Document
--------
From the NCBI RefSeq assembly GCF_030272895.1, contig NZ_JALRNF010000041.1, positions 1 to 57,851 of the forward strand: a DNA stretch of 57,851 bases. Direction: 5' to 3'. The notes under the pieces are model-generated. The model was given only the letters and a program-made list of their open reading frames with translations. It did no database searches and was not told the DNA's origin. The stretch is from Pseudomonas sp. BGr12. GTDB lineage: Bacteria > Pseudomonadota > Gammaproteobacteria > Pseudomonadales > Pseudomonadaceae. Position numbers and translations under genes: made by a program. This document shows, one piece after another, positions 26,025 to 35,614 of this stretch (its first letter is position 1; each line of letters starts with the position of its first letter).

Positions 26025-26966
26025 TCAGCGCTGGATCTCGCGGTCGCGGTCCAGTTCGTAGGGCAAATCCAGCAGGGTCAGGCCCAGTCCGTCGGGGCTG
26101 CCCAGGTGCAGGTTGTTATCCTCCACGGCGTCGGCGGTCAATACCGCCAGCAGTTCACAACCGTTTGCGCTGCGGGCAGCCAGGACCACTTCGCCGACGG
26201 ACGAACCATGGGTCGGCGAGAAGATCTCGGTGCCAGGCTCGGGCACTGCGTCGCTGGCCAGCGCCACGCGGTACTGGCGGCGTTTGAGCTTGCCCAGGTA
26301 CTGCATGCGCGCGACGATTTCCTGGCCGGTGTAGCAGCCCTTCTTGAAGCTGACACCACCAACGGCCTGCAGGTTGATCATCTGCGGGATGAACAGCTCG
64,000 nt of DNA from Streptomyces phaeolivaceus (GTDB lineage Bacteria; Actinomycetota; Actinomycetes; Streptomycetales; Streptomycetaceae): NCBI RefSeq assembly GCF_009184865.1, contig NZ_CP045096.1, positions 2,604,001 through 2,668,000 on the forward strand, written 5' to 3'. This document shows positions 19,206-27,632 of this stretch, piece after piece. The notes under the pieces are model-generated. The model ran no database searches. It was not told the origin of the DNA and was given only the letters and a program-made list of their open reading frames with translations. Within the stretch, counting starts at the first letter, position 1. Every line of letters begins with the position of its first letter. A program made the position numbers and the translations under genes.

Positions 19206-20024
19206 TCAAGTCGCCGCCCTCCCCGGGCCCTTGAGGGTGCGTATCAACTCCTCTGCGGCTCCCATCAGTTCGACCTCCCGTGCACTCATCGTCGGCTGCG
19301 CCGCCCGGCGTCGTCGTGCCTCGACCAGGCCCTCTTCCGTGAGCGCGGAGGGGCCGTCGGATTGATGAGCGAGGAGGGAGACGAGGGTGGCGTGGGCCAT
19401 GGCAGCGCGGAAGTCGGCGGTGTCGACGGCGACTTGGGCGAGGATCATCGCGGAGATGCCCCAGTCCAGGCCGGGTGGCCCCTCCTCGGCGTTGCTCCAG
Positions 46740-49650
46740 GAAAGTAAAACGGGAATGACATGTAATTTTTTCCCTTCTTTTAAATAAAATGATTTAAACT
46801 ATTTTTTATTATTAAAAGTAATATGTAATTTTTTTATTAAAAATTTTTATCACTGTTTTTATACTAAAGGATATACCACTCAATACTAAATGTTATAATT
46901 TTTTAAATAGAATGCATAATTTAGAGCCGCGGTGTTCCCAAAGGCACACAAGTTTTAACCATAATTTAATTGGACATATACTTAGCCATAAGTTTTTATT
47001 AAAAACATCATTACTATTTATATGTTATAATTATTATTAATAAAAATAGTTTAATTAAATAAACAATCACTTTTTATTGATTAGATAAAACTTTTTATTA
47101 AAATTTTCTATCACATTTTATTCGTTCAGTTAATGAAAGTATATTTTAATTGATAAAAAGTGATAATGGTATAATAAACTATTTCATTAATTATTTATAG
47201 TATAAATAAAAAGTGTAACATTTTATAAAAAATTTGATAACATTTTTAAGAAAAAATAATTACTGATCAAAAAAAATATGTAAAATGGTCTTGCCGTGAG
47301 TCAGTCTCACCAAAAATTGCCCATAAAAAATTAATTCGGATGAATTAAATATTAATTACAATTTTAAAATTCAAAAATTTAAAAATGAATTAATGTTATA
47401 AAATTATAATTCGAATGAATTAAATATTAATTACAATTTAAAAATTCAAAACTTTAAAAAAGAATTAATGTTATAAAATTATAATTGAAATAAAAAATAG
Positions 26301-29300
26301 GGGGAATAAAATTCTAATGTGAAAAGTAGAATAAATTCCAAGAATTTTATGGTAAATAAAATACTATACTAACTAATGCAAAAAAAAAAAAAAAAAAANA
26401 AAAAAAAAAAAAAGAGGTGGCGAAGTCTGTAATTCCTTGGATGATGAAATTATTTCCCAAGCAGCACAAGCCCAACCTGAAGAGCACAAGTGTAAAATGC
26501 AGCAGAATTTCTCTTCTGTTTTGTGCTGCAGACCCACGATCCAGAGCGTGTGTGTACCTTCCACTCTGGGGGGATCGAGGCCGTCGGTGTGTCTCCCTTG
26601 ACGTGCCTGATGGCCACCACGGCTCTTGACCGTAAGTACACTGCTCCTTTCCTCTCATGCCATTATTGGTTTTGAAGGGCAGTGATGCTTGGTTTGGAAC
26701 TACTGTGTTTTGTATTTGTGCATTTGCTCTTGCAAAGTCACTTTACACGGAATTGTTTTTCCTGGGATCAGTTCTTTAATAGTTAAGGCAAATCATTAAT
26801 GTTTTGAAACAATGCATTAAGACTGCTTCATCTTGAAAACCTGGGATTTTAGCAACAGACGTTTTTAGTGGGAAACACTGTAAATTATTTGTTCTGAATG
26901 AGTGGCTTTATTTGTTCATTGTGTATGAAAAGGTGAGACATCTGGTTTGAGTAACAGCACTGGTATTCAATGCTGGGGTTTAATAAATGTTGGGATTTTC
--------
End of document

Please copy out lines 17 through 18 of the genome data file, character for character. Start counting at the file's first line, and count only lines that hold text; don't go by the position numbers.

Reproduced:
47101 AAATTTTCTATCACATTTTATTCGTTCAGTTAATGAAAGTATATTTTAATTGATAAAAAGTGATAATGGTATAATAAACTATTTCATTAATTATTTATAG
47201 TATAAATAAAAAGTGTAACATTTTATAAAAAATTTGATAACATTTTTAAGAAAAAATAATTACTGATCAAAAAAAATATGTAAAATGGTCTTGCCGTGAG